What's holding you back from applying for Professional Registration?

At the IET we often hear from those applying for Professional Registration that they've been meaning to apply for years, but haven't quite got around to it for a variety of reasons.

If you've been meaning to apply but haven't yet, tell us what's holding you back.  

  • Based on some research I did a couple of years back, you could also add:

    • I don’t understand the competencies (possibly the same as its too daunting)
    • It isn’t worthwhile / has no benefit.
    • It isn’t recognised (specially by the persons employer)
    • It will cost me too much money (this has overlap with worthwhile/benefit)
  • I voted "I don't know where to start". There's loads of information on your website, but what is specific to myself is I'm not sure how to apply my current role or prior experience to the process. For that reason I've hesitated doing it.

  • Thanks for your input Mark - I agree. Delivering our Professional Registration courses throughout my career at the IET, I hear all of the reasons you have added too.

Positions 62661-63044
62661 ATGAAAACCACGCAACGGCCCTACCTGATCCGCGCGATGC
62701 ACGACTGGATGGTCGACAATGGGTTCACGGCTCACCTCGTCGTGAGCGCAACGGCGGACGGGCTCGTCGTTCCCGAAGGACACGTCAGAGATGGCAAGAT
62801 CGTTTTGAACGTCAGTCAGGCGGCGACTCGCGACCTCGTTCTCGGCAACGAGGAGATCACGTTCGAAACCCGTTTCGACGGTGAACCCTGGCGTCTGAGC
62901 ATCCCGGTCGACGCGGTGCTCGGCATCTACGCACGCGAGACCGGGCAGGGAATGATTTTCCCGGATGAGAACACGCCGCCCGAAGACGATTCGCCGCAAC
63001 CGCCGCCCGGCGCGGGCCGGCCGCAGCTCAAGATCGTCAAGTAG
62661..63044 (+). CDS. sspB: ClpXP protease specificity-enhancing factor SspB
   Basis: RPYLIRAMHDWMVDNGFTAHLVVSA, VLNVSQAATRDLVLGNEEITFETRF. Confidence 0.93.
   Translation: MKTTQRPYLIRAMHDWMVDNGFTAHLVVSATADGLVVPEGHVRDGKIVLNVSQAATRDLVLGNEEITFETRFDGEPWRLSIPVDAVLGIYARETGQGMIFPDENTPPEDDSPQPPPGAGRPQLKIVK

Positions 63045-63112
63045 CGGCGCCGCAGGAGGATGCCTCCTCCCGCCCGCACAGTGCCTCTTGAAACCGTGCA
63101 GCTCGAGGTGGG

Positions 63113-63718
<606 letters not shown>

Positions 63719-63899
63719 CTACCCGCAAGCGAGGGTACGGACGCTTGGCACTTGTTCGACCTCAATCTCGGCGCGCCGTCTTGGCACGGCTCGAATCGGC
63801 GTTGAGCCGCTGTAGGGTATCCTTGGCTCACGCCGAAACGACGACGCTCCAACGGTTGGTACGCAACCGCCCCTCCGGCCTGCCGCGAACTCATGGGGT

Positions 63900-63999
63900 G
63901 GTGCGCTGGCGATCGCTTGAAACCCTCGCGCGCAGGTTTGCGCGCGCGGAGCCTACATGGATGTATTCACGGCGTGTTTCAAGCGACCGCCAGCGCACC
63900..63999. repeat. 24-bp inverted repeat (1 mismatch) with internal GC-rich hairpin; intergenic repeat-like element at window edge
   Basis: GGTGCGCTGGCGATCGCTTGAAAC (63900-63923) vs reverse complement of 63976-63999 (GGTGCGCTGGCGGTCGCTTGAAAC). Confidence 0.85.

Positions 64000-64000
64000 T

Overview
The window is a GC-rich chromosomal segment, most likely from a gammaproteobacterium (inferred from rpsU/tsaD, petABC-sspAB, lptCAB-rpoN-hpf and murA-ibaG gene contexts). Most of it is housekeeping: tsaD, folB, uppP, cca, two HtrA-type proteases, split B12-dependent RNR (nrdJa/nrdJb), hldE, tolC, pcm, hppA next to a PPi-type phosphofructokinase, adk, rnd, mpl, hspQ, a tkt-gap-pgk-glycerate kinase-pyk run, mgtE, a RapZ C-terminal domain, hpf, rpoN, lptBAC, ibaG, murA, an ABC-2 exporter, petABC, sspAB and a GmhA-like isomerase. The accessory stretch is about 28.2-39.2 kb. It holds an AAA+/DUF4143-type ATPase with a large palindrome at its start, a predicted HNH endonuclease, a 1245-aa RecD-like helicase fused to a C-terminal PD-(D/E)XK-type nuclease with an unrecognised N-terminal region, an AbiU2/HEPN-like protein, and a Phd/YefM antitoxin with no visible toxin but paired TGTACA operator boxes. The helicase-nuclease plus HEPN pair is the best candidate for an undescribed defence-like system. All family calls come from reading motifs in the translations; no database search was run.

We discuss all of these on our courses and do a lot of 'myth busting too. Many members find having a Mentor really helps them through the process. At the IET we can arrange this through our Mentoring service. Apply for a Mentor (theiet.org).

    Our Preparing for Professional Registration course really helps applicants to gain a clear understanding of the process as well as the UKSPEC competences. Professional Registration courses (theiet.org). Common feedback following our courses is "I wish I had done this years ago!"

  • Thanks for your comment rownie23. This is a common reason for people being put off of applying for Professional Registration. You may find our Preparing for Professional Registration course useful for this. Preparing for Professional Registration (theiet.org)

    We also have our Professional Registration Engagement Manager, Lucy. Lucy would be more than happy to have a 1-1 chat with you about your experience and how to apply this to the application. You can email Lucy & her team at profregengagement@theiet.org 

  • Thanks for that Louise. I have been considering applying for a mentor, but maybe I'll reach out to Lucy first.

  • Great to hear. Lucy will guide you to the support that will work best for you. 


  • I have been an IET (IEE) member for quite a few years. I joined when I felt that I had reached the required level of competence/responsibility. The process at this time was fairly simple, the main problem was finding sponsors and seconders.